Becoming lucid in sexual dreams is a way of becoming super mindful of our unconscious erotic imagery and sexual symbolism. In Llewellyn’s Complete Book of Lucid Dreaming, I noted that “lucidity gives us the option to do dreamwork while in the dream, so that if, for example, we become aware that we’re dreaming while involved in an incestuous sexual act, we can ask the dream what this symbolises or if there is some psychological message for us… Instead of feeling ashamed or horrified, we have a golden opportunity to engage directly with our unconscious content.”

In an erotic lucid dream, we can interact with dream imagery and dream figures to change unhelpful relationship patterns, heal past trauma, and guide the dream into the erotic experience we would most like to have.

Sexual dreams are not always about sex
Dreams speak in a metaphor-rich language so that sexual dreams often act as metaphors for situations or emotions in our lives. Decoding sexual dreams can illuminate how we really feel about something or someone, or reveal hang-ups and obstacles that we need to overcome. For example, sexual dreams in which we do not manage to complete the sexual act may not be referring to our actual performance in bed, but to a project we feel unable to complete.

Dreaming about sex with someone who is not our spouse doesn’t necessarily mean we are keen to cheat on our spouse. It could reflect an emergent desire for something new in our life, whether this is changing jobs or having another baby. Sexual dreams in which we feel violated may point to actual past experiences of a violation, or they may be metaphors for the way we feel violated by our boss’s demands or the maltreatment we are receiving at the hands of someone else in our life.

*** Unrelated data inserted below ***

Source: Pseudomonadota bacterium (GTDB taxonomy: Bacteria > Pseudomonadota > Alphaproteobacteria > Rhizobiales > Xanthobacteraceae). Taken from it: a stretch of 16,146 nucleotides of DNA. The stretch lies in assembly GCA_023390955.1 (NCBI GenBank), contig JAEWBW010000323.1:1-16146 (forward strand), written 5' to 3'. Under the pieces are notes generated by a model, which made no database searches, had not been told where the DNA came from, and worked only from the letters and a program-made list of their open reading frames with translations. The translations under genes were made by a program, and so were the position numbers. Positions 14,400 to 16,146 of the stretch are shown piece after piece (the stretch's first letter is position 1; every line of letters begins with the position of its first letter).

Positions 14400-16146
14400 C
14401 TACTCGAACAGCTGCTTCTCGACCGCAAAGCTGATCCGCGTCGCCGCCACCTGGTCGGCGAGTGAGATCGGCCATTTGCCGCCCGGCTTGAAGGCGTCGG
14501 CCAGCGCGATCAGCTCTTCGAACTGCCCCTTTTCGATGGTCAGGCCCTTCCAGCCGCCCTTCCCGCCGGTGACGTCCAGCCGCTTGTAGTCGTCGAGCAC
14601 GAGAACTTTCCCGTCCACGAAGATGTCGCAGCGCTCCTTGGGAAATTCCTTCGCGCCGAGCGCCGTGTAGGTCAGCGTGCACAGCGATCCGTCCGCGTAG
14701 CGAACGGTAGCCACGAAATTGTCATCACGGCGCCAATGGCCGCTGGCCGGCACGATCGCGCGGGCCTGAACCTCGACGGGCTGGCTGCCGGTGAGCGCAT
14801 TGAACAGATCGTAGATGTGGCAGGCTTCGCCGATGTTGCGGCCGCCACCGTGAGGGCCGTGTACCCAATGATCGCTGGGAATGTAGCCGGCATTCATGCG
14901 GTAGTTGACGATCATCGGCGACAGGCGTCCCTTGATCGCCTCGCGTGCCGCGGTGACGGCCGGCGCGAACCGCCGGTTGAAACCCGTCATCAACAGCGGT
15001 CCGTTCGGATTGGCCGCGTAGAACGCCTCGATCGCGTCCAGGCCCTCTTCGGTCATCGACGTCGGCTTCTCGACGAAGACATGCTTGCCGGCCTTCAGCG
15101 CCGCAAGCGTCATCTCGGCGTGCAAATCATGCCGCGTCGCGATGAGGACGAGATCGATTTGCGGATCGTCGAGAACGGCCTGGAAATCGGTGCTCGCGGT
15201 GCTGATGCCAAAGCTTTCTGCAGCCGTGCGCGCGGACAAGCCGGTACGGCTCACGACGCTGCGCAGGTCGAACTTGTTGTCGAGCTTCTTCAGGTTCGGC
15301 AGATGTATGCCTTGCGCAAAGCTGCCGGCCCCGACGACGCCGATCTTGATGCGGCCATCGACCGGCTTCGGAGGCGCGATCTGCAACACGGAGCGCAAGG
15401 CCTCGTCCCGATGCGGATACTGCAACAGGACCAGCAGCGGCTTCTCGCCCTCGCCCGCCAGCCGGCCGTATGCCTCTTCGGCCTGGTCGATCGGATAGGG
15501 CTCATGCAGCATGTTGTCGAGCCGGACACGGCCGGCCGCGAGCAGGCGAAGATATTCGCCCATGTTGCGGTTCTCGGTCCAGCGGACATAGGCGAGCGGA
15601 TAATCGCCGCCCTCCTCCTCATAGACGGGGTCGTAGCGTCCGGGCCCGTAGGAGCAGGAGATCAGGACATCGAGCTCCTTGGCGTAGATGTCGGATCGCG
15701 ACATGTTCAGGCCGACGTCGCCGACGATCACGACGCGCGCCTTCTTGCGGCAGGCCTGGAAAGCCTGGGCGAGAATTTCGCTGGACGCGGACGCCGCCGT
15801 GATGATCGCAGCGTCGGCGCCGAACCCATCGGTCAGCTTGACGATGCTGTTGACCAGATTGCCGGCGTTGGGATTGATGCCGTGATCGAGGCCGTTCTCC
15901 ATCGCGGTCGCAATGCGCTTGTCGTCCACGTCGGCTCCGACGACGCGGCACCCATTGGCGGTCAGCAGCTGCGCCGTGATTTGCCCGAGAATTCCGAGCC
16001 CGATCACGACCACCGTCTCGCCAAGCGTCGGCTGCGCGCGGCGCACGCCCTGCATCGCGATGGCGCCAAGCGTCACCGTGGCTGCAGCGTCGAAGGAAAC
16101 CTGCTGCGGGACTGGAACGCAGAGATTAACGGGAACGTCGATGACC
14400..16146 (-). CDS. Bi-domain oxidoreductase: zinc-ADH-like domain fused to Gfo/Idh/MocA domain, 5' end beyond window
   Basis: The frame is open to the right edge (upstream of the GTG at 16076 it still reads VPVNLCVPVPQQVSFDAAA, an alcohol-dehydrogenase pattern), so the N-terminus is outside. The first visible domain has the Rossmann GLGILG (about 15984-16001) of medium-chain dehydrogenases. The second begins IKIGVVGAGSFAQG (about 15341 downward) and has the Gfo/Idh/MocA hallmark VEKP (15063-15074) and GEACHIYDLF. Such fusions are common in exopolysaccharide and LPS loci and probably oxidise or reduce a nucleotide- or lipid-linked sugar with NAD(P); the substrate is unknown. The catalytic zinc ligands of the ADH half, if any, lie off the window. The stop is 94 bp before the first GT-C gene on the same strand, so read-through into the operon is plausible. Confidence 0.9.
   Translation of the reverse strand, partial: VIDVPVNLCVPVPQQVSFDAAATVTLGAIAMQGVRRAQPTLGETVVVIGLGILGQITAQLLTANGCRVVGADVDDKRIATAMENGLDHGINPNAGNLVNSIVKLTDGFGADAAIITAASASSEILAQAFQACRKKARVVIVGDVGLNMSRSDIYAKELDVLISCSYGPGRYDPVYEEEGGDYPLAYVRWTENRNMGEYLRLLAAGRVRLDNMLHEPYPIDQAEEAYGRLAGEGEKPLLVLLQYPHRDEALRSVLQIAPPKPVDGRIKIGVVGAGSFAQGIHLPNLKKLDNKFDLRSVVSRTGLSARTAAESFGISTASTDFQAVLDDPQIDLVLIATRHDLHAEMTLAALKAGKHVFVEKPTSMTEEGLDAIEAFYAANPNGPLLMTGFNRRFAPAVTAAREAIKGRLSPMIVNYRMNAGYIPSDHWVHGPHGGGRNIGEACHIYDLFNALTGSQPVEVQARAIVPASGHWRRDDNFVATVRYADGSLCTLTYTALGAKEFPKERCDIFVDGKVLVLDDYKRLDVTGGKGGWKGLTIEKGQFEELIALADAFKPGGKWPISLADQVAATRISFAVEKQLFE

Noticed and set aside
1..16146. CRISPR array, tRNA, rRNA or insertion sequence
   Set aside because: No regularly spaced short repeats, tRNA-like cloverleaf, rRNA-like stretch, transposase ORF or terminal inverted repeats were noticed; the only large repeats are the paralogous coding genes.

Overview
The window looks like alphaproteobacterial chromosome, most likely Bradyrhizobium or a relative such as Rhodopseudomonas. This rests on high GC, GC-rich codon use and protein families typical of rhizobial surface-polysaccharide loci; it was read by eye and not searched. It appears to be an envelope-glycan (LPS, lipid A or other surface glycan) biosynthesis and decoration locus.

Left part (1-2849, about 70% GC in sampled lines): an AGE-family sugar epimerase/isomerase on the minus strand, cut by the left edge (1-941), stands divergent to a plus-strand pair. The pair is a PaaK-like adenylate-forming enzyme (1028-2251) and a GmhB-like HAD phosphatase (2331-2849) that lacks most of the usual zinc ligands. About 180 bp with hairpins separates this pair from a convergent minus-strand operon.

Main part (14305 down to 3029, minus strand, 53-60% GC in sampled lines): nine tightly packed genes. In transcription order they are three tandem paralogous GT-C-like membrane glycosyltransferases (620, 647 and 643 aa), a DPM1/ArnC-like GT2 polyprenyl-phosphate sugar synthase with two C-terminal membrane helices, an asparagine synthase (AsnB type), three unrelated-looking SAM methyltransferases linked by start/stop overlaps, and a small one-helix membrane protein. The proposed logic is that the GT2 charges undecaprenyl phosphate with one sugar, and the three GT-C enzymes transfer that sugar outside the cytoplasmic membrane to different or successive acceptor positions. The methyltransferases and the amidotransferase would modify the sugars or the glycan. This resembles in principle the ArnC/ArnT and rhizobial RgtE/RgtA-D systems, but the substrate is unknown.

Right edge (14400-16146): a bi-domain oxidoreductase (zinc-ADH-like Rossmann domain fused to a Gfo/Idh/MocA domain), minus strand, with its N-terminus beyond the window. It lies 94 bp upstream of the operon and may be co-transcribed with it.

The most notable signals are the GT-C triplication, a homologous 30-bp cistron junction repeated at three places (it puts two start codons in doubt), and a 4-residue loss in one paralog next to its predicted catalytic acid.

Engaging mindfully with sexual dreams can help us to tune in to our creative passion in life. In Mindful Dreaming, one woman shared with me her lucid dream of examining a mummified body and seeing fluid gushing out of the mummy’s vagina. She realised that this unusual dream imagery symbolised the release of years of unresolved trauma related to her mother’s death, and was the harbinger of a new creative world for her. Soon after that dream, her creative life took off and she discovered her passion for art therapy.

The pros and cons of sexual dreams